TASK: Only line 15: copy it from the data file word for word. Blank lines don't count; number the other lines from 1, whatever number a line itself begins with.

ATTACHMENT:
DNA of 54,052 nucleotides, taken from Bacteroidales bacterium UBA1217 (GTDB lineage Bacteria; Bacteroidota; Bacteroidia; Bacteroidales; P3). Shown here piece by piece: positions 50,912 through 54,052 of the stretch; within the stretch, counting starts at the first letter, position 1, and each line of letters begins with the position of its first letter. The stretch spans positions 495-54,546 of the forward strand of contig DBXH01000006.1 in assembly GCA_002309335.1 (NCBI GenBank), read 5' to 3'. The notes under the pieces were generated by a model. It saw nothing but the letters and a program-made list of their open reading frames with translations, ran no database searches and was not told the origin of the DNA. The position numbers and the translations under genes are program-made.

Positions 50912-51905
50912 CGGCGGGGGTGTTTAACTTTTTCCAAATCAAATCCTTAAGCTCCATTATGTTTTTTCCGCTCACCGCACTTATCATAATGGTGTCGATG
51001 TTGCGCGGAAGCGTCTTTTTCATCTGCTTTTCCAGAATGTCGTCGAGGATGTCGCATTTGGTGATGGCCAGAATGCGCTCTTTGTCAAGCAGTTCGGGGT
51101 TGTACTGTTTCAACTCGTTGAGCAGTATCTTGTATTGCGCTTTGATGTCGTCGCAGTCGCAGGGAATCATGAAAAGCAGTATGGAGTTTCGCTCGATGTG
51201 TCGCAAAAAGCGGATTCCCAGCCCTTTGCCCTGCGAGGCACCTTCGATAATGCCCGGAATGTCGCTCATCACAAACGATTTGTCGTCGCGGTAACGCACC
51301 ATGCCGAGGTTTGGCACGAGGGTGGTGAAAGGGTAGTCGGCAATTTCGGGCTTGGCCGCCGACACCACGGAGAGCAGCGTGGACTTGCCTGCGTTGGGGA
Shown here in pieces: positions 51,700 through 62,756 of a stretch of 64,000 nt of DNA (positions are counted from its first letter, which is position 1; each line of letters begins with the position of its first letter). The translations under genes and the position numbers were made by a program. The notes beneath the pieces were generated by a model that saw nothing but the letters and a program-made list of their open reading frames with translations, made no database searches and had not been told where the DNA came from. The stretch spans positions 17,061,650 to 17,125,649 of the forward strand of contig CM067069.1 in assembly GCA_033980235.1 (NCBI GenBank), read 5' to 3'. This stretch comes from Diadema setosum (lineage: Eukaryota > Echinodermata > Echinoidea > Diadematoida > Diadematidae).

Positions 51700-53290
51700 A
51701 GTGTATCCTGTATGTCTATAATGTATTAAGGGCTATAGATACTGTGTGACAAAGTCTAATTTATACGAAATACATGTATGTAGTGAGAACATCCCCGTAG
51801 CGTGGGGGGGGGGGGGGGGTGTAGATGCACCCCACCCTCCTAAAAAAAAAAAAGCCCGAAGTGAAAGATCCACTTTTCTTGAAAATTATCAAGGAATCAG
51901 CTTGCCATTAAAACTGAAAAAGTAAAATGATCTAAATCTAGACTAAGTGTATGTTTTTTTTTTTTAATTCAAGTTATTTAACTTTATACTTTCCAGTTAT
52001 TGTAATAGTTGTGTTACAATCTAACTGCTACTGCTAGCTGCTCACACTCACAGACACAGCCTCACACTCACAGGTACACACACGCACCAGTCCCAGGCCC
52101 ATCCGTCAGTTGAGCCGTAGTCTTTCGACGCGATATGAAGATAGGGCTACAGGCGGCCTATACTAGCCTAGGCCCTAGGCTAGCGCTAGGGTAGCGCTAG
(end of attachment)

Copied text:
52101 ATCCGTCAGTTGAGCCGTAGTCTTTCGACGCGATATGAAGATAGGGCTACAGGCGGCCTATACTAGCCTAGGCCCTAGGCTAGCGCTAGGGTAGCGCTAG